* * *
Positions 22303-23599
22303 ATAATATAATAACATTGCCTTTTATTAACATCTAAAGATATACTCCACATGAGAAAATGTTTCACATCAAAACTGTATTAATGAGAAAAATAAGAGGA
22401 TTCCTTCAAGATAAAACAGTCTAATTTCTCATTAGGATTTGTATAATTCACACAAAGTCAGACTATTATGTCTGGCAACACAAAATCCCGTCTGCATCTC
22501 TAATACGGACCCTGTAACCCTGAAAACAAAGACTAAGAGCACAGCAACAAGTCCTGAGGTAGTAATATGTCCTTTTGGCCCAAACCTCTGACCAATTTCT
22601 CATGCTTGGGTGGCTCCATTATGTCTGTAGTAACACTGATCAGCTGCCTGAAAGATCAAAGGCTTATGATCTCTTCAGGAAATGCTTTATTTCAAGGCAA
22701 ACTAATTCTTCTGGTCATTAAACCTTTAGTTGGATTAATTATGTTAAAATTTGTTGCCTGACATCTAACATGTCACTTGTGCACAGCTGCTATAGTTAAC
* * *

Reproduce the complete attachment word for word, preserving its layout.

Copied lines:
Positions 22303-23599
22303 ATAATATAATAACATTGCCTTTTATTAACATCTAAAGATATACTCCACATGAGAAAATGTTTCACATCAAAACTGTATTAATGAGAAAAATAAGAGGA
22401 TTCCTTCAAGATAAAACAGTCTAATTTCTCATTAGGATTTGTATAATTCACACAAAGTCAGACTATTATGTCTGGCAACACAAAATCCCGTCTGCATCTC
22501 TAATACGGACCCTGTAACCCTGAAAACAAAGACTAAGAGCACAGCAACAAGTCCTGAGGTAGTAATATGTCCTTTTGGCCCAAACCTCTGACCAATTTCT
22601 CATGCTTGGGTGGCTCCATTATGTCTGTAGTAACACTGATCAGCTGCCTGAAAGATCAAAGGCTTATGATCTCTTCAGGAAATGCTTTATTTCAAGGCAA
22701 ACTAATTCTTCTGGTCATTAAACCTTTAGTTGGATTAATTATGTTAAAATTTGTTGCCTGACATCTAACATGTCACTTGTGCACAGCTGCTATAGTTAAC